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Eye Health Library / Eye Exam & Diagnoses
The term trichiasis describes the condition in which one’s eyelashes turn inwards. The eyelids normally have a single row of eyelashes on the upper and lower lids. The lashes typically point outwards, away from the eye. Sometimes the lid margin can turn inwards causing one or more lashes to scratch the cornea (clear covering of the eye) or the conjunctiva (thin layer of clear tissue that covers the white of the eye). This will result in eye pain ranging from mild to moderate, redness and excessive tearing. Most patients who suffer from this condition will experience several attacks per year.
Aging is the most common cause of trichiasis, since the skin loses its elasticity with age. Scarring due to mechanical trauma, chemical burns, previous eyelid surgery and ocular inflammation can also cause the lid margins to curl towards the eyeball. Some children, primarily those of Asian descent, may be born with trichiasis. They will often outgrow the condition. However, artificial tears may be required on a regular basis to prevent corneal scarring.
Epilation or plucking the offending lashes is the most common technique used to provide immediate relief for patients who experience mild trichiasis. This involves anesthetizing the eyeball with anesthetic drops. Your doctor of optometry will then grasp the particular lash or lashes at its base with fine forceps and pull the lash out of its follicle. These lashes normally come out very easily with minimal discomfort to the patient. Artificial teardrops can be used for a couple days after the lashes are removed to provide further relief. New eyelashes will grow back within the involved follicles and will likely point towards the eyeball again. Eyelashes grow to normal length in 3-5 months and the offending lash or lashes may need to be pulled again. Alternatively, if the trichiasis is severe, surgical techniques can be done as well to roll the lid margin outwards again. Additionally, laser treatments can be done directly on the particular eyelash follicles involved to prevent lash regrowth, should a patient require lash removal several times per year.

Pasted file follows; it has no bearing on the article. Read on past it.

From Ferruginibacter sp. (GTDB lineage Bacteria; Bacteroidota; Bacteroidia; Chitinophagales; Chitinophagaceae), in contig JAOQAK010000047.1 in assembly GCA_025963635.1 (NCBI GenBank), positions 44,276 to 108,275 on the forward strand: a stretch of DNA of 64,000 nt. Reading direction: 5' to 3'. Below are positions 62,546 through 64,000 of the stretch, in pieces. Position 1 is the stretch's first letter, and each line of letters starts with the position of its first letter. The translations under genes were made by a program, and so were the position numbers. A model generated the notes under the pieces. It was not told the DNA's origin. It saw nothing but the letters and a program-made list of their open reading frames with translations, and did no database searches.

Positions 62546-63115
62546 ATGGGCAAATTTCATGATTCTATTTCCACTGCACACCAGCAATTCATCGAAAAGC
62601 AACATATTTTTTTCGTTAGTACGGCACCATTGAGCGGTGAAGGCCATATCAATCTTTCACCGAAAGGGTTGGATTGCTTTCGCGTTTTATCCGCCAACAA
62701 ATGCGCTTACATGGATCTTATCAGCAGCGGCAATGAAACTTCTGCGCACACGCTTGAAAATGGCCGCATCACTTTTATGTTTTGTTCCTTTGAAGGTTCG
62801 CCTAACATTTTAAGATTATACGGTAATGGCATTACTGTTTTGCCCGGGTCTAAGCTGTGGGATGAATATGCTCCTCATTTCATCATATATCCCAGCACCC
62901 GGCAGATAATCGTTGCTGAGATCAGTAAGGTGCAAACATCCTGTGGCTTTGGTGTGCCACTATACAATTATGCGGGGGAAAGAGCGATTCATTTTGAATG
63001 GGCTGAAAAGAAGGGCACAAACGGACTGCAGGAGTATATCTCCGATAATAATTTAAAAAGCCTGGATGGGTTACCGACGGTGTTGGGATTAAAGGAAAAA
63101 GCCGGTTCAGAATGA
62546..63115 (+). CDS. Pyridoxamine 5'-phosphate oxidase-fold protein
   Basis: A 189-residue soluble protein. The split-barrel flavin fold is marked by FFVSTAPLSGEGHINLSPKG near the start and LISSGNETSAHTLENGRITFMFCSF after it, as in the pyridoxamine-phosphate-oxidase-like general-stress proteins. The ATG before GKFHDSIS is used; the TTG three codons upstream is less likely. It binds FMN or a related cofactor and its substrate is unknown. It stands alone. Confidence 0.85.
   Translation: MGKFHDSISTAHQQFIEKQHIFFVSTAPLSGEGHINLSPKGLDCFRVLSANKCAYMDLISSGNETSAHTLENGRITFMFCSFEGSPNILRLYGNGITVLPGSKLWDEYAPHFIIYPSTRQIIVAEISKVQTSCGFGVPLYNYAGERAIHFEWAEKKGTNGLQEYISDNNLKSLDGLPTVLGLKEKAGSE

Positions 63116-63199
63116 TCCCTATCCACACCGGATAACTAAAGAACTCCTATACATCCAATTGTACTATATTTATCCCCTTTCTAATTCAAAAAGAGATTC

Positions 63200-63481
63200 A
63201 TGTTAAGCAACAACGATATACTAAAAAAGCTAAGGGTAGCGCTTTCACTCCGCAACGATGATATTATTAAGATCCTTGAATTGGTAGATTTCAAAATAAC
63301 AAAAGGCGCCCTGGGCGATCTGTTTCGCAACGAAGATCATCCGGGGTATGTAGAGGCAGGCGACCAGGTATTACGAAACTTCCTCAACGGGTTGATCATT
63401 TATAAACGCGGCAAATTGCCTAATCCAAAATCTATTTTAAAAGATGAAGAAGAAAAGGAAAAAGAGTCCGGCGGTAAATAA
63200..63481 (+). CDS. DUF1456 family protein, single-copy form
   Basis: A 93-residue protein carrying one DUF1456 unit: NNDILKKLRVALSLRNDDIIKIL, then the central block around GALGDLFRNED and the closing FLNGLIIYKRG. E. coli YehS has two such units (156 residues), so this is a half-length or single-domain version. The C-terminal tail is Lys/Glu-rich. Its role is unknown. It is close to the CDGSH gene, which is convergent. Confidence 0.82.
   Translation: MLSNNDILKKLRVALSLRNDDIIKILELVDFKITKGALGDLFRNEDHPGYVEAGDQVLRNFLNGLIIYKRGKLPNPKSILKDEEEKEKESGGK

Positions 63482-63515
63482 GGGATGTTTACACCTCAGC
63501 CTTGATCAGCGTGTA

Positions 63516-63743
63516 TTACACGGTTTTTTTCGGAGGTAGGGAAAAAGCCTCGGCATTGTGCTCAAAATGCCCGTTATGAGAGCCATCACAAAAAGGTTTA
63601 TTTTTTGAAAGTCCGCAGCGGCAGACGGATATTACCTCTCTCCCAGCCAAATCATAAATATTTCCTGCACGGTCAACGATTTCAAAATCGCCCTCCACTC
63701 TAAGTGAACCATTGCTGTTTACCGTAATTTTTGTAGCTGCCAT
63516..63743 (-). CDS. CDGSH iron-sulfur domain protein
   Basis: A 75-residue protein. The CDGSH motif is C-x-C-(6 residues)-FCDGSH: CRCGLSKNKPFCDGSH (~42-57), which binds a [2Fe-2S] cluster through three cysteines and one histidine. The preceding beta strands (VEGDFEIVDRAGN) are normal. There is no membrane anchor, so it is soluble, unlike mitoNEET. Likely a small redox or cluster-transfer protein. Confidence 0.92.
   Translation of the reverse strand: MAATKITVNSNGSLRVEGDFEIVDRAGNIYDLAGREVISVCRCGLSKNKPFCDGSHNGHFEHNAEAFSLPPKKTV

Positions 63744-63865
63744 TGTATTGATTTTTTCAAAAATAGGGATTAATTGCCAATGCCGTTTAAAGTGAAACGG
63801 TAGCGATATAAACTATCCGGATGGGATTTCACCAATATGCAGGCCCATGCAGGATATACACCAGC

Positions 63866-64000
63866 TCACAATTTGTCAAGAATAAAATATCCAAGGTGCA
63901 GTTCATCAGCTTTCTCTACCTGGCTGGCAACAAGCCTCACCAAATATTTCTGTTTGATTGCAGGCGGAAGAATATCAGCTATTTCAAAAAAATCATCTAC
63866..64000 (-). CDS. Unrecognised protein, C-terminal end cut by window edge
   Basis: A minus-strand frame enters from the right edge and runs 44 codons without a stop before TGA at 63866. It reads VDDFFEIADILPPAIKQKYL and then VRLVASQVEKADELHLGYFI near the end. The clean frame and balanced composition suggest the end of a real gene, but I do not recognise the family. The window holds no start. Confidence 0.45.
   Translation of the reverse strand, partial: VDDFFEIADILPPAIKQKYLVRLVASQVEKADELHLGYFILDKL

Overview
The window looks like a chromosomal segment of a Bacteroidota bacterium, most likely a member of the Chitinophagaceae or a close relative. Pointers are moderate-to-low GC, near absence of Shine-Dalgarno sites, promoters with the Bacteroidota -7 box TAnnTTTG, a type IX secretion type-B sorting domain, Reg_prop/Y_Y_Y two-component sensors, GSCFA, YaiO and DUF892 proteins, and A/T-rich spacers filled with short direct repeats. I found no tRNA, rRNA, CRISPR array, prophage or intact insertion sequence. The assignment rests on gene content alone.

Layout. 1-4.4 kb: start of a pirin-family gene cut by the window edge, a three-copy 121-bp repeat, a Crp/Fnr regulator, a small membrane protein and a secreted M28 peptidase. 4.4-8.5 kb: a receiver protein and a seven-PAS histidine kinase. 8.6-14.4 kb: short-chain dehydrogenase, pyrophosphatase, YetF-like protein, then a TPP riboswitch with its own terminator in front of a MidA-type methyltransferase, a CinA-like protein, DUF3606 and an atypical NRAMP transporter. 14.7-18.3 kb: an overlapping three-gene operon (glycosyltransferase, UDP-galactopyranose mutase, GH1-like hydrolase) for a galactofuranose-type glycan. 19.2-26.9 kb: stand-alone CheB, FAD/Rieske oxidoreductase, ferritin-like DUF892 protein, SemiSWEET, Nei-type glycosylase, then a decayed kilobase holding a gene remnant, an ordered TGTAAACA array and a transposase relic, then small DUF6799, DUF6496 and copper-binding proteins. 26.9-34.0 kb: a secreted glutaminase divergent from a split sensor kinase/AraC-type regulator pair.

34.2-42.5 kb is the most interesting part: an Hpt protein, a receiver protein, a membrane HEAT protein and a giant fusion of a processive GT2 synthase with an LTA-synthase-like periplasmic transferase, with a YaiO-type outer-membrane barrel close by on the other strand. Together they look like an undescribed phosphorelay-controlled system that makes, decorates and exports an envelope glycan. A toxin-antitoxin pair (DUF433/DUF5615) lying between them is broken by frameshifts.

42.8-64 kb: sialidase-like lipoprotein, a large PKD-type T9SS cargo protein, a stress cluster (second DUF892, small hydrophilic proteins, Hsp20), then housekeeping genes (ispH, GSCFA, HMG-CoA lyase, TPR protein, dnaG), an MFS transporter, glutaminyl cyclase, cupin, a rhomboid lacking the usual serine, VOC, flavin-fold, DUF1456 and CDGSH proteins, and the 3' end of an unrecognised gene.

Regardless of the technique used to treat trichiasis, providing a permanent treatment is extremely difficult. For patients who suffer from this condition regularly, once you feel the expected symptoms of misdirected eyelashes, don’t delay in consulting your doctor of optometry to minimize your discomfort and prevent scarring.